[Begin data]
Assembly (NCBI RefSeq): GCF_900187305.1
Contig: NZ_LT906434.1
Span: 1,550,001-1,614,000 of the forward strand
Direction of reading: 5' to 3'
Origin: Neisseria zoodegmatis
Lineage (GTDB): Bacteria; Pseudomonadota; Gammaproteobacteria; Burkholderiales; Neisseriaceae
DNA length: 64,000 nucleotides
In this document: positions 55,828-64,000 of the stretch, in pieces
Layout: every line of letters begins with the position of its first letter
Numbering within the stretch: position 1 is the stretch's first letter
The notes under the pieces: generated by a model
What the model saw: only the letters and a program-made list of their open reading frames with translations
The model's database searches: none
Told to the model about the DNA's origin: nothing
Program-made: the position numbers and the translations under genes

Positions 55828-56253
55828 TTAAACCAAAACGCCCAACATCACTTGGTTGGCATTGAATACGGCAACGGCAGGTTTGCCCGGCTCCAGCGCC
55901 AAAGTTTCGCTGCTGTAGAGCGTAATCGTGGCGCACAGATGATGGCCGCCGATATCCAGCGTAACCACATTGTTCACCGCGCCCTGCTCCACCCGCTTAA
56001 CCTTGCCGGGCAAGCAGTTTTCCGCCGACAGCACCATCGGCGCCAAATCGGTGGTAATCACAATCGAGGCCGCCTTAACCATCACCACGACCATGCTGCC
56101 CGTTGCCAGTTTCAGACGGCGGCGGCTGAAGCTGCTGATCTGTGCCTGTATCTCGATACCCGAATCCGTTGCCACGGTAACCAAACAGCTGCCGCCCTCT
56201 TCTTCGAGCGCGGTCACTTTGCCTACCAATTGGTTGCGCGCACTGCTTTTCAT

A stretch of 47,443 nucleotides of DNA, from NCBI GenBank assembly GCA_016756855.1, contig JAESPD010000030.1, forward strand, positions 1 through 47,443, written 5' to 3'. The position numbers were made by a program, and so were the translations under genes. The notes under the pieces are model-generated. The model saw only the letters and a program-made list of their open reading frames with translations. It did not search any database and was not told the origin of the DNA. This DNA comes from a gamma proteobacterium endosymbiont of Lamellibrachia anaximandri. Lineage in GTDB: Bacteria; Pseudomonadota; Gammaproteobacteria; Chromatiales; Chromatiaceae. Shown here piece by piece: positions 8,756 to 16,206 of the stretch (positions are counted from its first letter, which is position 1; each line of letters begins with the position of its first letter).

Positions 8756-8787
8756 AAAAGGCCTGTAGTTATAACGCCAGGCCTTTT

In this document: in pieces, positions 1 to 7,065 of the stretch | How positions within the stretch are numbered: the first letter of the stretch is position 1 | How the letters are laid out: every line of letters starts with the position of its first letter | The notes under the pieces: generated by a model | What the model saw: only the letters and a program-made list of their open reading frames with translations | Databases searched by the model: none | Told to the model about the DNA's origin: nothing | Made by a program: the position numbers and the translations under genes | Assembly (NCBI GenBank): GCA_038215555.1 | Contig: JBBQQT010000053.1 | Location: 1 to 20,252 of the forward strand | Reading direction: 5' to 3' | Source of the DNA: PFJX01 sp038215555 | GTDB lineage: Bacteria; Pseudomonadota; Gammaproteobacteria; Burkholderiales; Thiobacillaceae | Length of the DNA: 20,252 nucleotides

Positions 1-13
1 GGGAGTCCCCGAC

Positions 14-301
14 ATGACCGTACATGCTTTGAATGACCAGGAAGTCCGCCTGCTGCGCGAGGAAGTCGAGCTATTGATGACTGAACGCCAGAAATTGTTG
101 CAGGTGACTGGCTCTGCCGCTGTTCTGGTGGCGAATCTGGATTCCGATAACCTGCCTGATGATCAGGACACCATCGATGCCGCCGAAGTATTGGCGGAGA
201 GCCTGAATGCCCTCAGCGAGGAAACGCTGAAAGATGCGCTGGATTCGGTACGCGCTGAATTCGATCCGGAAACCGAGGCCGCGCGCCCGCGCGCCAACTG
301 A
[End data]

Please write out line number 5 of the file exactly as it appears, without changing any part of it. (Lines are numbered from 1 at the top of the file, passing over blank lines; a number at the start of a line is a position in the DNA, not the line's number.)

Origin: Neisseria zoodegmatis